Wells Fargo (WFC) Q4 Earnings: What to Expect

Wells Fargo - Shutterstock photo
Credit: Shutterstock photo

Bank stocks have outperformed the broader S&P 500 Index in the first few trading weeks of the new year, driven by the prospect of rising interest rates. With the Financial Select Sector SPDR ETF (XLF) is up some 13% in six months, while rising 5.4% year to date, besting the S&P 500 index in both spans, it would seem any concern the market has had about the state of the economic recovery has vanished.

Wells Fargo (WFC), which is set to report fourth quarter fiscal 2021 earnings results before the opening bell Friday, has been one of the better-performing stocks within the financial sector, rising some 10% over the past thirty days and 23% over the past six months. With the stock now up 12% year to date, besting the 1.5% decline in the S&P 500 index, the market appears more willing to look beyond Wells Fargo’s legacy issues and focusing on long-term sustainability. Can the surge continue?

While there are still plenty of challenges for Wells Fargo, 2022 is poised to be a pivotal year. Not only has Wells Fargo’s charge-offs and core provisioning improved over the past few quarters, metrics such as adjusted expenses are also trending in the right direction, helping to bolster its balance sheet. Among 2022 tailwinds, the bank should benefit from potentially three interest rate increases which should boost its net interest margins and help drive earnings per share above pre-Covid levels. But its results on Friday and full-year guidance will be key in how the stock responds.

For the three months that ended December, analysts expect Wells Fargo to earn $1.09 per share on revenue of $18.69 billion. This compares to the year-ago quarter when earnings were 64 cents per share on revenue of $17.93 billion. For the full year, earnings are projected to be $4.67 cents per share, up from 41 cents per share a year ago, while full-year revenue of $76.21 billion would rise 5.4% year over year.

There’s no question that bank earnings over the past year has benefited from the Fed’s accommodative monetary policies which has helped banks adjust for weak loan demand and downbeat net interest margin and overall pressures weak interest rates have had on their lending businesses. For the just-ended quarter, Wall Street estimates calls for earnings to rise 3.6% on revenue growth of 3.4%. In the case of Wells Fargo, its projected full-year earnings growth of 1040% from 41 cents a year ago to $4.67 per share is nothing short of remarkable.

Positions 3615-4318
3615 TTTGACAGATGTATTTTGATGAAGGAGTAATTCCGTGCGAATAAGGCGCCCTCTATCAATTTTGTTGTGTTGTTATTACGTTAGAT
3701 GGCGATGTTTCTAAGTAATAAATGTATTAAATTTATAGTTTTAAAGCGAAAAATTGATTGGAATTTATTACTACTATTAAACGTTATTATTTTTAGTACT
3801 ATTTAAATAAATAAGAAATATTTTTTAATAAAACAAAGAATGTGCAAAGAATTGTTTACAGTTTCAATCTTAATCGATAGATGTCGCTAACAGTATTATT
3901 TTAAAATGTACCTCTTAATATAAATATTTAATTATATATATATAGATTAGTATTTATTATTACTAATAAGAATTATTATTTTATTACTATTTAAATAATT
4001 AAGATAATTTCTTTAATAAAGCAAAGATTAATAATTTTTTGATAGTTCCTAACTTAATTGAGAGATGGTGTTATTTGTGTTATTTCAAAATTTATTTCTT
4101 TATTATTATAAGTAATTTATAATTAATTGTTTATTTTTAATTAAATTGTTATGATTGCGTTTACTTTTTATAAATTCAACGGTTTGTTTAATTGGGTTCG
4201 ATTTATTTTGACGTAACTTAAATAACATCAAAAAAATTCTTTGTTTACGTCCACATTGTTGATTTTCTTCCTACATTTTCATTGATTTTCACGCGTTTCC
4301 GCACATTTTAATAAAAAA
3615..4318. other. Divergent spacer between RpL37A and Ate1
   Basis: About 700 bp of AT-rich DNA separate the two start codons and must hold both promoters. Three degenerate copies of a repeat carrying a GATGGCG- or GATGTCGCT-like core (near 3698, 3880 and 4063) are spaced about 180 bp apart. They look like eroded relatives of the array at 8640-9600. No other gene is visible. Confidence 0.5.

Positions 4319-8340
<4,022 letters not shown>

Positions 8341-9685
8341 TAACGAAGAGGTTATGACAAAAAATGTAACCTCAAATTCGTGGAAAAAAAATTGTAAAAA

The once-troubled bank continues to demonstrate meaningful operational improvements thanks to, among other things, a strong balance sheet and reduction in loan loss provisions. Wells Fargo’s adjusted expenses are also trending in the right direction, helping to drive quarterly earnings. In the third quarter, EPS of $1.22 best estimates by 28 cents, while revenue of $18.83 billion topped forecasts by more than $500 million, thanks to strength in its consumer banking, commercial banking and investment banking segments.

The bank also saw sequential growth in both loans and deposits which rose 1% and 2%, respectively. Combined with declines in expenses and noticeable gains in its efficiency initiatives, Wells Fargo announced it is now in a position to increased its capital returns to shareholders, boosting its stock buyback and increasing its dividend. This suggests that the bank has fully transitioned from its regulatory “timeout” to core growth.

On Friday, Wells Fargo will need to show that it can build on its recent success. The management’s commentary about trends in the core banking business, particularly about loan demand will be key in how the stock responds.

The views and opinions expressed herein are the views and opinions of the author and do not necessarily reflect those of Nasdaq, Inc.

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Richard Saintvilus

After having spent 20 years in the IT industry serving in various roles from system administration to network engineer, Richard Saintvilus became a finance writer, covering the investor's view on the premise that everyone deserves a level playing field. His background as an engineer with strong analytical skills helps him provide actionable insights to investors. Saintvilus is a Warren Buffett disciple who bases his investment decisions on the quality of a company's management, its growth prospects, return on equity and other metrics, including price-to-earnings ratios. He employs conservative strategies to increase capital, while keeping a watchful eye on macro-economic events to mitigate downside risk. Saintvilus' work has been featured on CNBC, Yahoo! Finance, MSN Money, Forbes, Motley Fool and numerous other outlets. You can follow him on Twitter at @Richard_STv.

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